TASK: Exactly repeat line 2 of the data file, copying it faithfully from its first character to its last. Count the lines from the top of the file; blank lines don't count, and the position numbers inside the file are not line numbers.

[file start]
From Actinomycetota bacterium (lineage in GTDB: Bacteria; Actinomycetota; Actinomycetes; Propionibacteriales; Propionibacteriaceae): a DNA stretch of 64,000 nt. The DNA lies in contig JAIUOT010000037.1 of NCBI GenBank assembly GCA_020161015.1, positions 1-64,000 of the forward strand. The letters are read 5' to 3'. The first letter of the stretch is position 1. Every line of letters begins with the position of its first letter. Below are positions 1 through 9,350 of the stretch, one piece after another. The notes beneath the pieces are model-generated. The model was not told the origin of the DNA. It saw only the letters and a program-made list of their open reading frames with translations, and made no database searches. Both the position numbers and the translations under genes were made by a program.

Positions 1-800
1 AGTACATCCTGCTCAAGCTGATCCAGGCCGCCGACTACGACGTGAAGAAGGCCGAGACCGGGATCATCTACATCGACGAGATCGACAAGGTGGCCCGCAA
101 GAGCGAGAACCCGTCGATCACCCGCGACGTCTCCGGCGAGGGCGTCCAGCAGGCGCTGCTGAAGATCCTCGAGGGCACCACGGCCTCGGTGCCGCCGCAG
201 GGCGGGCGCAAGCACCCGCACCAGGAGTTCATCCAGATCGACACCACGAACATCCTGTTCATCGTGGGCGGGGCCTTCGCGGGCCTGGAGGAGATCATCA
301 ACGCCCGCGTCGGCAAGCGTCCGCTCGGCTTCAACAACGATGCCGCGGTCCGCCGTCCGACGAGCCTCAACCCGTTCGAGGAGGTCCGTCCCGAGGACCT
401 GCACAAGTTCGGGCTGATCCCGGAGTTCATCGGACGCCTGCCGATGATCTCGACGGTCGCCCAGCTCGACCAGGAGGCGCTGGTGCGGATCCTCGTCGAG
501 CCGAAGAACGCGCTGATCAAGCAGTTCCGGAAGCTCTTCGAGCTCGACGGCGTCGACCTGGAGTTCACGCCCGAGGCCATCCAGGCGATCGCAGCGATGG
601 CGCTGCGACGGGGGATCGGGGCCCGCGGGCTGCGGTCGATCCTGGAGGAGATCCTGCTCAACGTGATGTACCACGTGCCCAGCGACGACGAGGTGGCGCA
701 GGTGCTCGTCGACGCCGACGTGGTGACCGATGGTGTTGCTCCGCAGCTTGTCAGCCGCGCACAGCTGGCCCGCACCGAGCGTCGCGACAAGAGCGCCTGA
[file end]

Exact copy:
Positions 1-800